- Michael Jackson, Thriller, 1982
The greatest of the greatest: “Billie Jean,” “Beat It,” “Thriller” – seven singles were released from this album beginning in October 1982, culminating with one of the most epic videos of all time with “Thriller” in January 1984. Throw in Eddie Van Halen and a Beatle for good measure, and you’ve got yourself a winner.
The worst, which aren’t bad at all: “Baby Be Mine” and “The Lady in My Life” – the only two songs not released as singles, but probably could have been on his prior album.
- Def Leppard, Hysteria, 1987
The greatest of the greatest: “Pour Some Sugar On Me,” “Armageddon It,” “Women,” “Animal” – this album features Mutt Lange’s slick production skills, and still holds up today as a great listen from beginning to end. Seven singles were released from this 12-track record, which was at the time and is still today unheard of for hard rock releases.
The worst, which aren’t bad at all: “Run Riot” and “Excitable” – just think of how epic Hysteriacould have been without these filler tracks.
- Mötley Crüe, Dr. Feelgood, 1989
The greatest of the greatest: “Dr. Feelgood,” “Kickstart My Heart,” “Don’t Go Away Mad (Just Go Away),” “Same Ol’ Situation (S.O.S.)” – it’s hip to hate the Crüe’s best-selling album (6x Platinum in the US), but it truly is their best release.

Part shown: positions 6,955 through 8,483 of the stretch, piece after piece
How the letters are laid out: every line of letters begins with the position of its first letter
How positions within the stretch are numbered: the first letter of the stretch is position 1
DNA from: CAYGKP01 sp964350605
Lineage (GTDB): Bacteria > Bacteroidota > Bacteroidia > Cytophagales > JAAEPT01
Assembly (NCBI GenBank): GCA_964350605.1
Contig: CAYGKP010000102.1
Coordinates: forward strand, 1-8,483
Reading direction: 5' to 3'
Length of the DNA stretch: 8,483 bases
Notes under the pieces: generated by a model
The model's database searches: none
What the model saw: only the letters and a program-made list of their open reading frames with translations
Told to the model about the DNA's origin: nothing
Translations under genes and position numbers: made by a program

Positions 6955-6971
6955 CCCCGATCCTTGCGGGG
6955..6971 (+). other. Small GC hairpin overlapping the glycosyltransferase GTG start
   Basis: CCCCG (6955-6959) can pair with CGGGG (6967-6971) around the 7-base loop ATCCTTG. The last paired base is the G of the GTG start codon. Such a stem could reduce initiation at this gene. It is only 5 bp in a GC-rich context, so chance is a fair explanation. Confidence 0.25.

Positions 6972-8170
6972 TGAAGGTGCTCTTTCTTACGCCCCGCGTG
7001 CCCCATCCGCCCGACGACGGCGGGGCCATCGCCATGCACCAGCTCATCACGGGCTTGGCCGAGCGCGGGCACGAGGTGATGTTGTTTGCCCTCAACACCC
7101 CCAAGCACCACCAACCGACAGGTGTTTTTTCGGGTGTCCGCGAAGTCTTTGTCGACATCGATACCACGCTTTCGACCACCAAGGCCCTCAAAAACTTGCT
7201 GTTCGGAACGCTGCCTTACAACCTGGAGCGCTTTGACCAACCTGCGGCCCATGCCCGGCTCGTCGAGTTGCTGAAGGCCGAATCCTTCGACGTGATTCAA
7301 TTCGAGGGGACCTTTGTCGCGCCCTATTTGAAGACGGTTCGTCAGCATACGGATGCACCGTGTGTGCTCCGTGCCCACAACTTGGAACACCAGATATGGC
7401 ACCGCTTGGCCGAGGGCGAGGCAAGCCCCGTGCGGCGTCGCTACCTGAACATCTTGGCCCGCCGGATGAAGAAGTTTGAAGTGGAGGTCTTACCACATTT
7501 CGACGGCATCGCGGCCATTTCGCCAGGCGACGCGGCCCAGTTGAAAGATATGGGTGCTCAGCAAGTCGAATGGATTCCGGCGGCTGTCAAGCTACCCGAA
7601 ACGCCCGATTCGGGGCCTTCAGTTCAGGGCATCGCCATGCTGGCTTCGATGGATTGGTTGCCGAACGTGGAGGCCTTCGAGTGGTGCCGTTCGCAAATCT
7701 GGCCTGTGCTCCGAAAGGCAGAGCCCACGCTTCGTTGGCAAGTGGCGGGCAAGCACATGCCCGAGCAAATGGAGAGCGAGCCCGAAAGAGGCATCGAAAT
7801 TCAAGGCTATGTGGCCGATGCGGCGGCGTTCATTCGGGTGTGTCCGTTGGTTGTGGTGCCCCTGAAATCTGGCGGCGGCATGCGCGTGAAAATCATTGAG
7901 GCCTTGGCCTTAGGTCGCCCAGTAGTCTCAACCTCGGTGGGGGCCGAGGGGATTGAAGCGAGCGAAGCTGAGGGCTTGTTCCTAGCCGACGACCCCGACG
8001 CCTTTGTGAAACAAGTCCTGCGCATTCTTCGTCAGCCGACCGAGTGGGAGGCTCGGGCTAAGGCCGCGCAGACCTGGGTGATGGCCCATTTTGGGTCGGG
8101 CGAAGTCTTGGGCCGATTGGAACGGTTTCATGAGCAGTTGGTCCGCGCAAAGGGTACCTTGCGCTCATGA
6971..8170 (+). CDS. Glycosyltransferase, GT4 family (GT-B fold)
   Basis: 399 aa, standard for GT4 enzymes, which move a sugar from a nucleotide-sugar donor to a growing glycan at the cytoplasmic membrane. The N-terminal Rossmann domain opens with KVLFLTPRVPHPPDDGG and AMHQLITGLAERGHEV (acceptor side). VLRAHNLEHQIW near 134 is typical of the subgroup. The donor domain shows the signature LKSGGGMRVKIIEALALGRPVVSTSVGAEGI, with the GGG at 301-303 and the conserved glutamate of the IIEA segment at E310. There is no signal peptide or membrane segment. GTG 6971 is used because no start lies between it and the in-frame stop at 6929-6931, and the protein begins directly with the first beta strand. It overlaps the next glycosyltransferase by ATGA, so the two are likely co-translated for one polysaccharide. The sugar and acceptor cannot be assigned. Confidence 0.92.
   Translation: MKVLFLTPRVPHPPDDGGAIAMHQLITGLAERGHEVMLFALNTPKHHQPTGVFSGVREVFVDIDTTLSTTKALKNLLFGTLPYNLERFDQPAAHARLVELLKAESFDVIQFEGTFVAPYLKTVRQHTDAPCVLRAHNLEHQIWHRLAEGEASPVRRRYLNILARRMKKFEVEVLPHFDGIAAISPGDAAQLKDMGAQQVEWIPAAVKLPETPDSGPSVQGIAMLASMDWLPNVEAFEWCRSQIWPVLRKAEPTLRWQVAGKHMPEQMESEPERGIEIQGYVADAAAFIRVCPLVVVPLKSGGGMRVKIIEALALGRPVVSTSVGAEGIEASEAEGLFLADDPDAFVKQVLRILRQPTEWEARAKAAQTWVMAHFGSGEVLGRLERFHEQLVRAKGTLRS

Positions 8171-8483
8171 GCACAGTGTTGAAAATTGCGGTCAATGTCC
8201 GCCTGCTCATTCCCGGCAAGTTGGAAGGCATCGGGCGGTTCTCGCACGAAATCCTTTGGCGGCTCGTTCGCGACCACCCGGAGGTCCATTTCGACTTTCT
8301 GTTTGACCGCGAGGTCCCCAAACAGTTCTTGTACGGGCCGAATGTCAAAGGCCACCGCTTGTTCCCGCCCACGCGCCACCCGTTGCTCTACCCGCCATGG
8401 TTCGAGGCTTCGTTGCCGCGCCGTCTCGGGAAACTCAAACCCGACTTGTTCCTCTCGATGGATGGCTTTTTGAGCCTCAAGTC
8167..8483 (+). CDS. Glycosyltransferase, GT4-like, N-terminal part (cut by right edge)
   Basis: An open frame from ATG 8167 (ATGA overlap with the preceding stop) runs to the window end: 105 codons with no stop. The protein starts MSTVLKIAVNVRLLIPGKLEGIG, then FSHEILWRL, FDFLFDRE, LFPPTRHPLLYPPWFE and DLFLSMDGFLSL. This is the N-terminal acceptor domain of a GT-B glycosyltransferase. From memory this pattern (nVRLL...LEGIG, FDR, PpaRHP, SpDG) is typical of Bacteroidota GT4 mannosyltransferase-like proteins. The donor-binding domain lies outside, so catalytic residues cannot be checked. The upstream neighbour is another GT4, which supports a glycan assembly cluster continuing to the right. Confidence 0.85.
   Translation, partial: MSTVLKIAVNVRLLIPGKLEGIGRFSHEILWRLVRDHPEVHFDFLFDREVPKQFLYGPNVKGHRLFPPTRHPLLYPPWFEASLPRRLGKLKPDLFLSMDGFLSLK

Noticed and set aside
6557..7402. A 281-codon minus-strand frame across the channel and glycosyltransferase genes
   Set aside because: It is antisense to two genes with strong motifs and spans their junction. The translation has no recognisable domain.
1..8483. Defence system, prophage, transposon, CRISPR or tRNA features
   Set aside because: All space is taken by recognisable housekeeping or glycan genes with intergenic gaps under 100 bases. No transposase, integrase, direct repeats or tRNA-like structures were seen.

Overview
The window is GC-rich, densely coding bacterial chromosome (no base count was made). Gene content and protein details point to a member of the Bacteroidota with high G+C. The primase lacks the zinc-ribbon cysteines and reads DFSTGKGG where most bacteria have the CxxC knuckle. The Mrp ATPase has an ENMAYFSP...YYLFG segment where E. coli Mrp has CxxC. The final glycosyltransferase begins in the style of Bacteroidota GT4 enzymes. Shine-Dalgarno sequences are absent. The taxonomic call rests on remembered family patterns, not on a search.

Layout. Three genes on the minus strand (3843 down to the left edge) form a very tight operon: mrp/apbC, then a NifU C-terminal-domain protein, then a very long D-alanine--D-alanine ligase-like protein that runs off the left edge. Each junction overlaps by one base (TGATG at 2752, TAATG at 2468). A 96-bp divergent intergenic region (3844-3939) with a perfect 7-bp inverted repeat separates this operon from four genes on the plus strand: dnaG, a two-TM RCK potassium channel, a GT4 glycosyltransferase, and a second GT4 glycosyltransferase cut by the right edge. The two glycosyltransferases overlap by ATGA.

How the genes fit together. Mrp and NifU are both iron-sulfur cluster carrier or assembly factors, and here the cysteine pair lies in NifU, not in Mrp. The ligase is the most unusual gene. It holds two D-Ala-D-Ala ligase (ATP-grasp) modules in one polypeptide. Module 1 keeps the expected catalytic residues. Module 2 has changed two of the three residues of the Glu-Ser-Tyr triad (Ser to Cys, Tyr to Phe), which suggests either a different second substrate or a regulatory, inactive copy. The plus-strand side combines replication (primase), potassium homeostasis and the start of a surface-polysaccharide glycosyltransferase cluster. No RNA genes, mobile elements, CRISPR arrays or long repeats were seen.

The worst, which aren’t bad at all: “She Goes Down” – I started to type “Time For Change” in this section, decided to go listen to it again, and found that it is much better than I remembered. Several of the non-singles on the album feature some famous singers in the background, from Jack Blades to Steven Tyler to Sebastian Bach to Bryan Adams.
- Beastie Boys, Licensed To Ill, 1986
The greatest of the greatest: “(You Gotta) Fight For Your Right (To Party),” “Girls,” “Brass Monkey,” “No Sleep Till Brooklyn” – I really apologize for getting those songs stuck in your head, but the Beasties have some of the most ear-wormy songs in the world.
The worst, which aren’t bad at all: “Posse In Effect” – Another album that made it really difficult to pick a “worst” song.
These are all just off the top of my head, and I’m sure there are many others that could be mentioned. What other regular studio albums come so close to “greatest hits” status?